The Department of Pan-African Studies exists to serve a vital need both within the Kent State University community and beyond.  It offers an interdisciplinary undergraduate major leading to a Bachelor of Arts degree, which covers the full spectrum of the Pan-African experience, with emphasis on excellence in teaching and research.  The major and minor in Pan-African Studies are structured on a holistic and interdisciplinary approach, which provides in-depth exposure to history, culture, language, philosophy, education, literature, sociology, creative and performing arts, music, community development and other disciplines as they relate to peoples of African descent everywhere.

      In addition, the Department seeks to meet the educational needs of students who want to engage in rigorous scholarship about Peoples of African descent, First Nation Peoples, Latinx Peoples and other Communities of Color.  Thus, it has a strong outreach component through programs and events sponsored by the Institute for African American Affairs (IAAA), the Center of Pan-African Culture (CPAC), the Communication Skills and Arts Division (CSA), and the African Community Theatre (ACT), as well as through various courses, workshops and liaisons with other organizations and units across campus.  The Department seeks to administer consistently several programs specifically designed to serve students-of-color as well as the general student population of Northeastern Ohio and beyond.

      The Department of Pan-African Studies acknowledges the following pedagogical imperatives:

      1. To develop a holistic educational approach which integrates various areas of knowledge and to establish viable working relationships with related University departments and programs;
      1. To adhere to a structure allowing the Department and its students to become involved in real-world educational experiences designed in part to increase the contact time each faculty or staff member spends with individual or groups of students;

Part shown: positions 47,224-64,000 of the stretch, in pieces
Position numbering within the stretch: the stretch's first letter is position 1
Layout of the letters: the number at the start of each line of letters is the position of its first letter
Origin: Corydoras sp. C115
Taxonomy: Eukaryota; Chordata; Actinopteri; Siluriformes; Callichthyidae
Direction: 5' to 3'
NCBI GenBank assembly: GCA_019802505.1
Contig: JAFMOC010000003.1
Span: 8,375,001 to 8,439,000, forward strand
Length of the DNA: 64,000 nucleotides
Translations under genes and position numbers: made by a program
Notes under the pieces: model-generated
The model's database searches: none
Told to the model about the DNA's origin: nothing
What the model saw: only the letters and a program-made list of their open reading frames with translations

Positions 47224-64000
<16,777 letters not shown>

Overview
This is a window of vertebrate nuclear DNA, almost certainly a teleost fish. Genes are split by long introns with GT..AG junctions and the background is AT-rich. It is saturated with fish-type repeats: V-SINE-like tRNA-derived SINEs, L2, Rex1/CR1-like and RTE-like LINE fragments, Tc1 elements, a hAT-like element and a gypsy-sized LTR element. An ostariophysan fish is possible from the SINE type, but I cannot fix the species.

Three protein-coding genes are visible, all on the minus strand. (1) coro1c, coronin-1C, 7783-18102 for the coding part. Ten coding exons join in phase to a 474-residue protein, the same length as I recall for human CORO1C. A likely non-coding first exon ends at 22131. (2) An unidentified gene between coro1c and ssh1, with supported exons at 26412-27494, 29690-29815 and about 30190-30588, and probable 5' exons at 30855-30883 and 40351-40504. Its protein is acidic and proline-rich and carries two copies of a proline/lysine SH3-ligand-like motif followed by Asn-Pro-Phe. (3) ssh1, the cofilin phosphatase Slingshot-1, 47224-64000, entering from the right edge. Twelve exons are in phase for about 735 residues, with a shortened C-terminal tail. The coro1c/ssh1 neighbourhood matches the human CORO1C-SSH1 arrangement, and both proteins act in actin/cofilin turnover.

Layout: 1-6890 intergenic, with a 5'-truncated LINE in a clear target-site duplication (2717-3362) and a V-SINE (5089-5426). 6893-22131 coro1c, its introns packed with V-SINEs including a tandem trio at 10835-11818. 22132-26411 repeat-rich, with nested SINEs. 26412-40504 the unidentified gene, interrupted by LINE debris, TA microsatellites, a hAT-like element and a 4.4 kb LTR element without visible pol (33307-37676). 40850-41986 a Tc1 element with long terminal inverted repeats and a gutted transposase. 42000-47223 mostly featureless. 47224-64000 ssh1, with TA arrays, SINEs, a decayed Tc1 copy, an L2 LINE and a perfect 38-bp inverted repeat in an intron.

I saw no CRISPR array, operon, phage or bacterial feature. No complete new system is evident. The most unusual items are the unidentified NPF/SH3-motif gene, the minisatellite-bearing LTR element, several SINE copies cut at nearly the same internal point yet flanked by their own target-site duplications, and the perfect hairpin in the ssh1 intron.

1. To view people in the international African community as cohort communities and to create opportunities (internships, field trips, foreign travel, study and work programs, etc.) that allow students to learn by doing;
      1. To fashion activities that encourage students and their families to come together to address issues informing African and African American family life and to celebrate the family as the foundation of a healthy community;
      1. To establish for faculty, staff and students high standards in teaching, learning, language competence, research and publication, community and university service, and citizenship in a complex world;
      1. To foster qualities that are prerequisite for personal fulfillment, career success, and responsible citizenship in a culturally diverse, rapidly changing and increasingly global society; 
      1. To evaluate the Department’s goals, mission and effectiveness on a regular basis;
      1. To promote excellence in academic and scholarly work among students and faculty in the Pan-African World;
      1. To promote excellence and creativity in the Kent Pan-African community and elsewhere in Ohio and abroad through the DPAS Cultural Center and its programming.

       

    3. Department History/Oscar Ritchie Hall

      In the late1960s African American students at Kent State University demanded through the Black United Students (BUS) organization that the university curriculum significantly reflect their historical and contemporary experience.  This activism resulted in the creation of the Institute for African American Affairs (IAAA) in 1969, the Center of Pan-African Culture (CPAC) in 1970, and in 1976 the Department of Pan-African Studies (PAS) which is still referred to as “the house that BUS built.”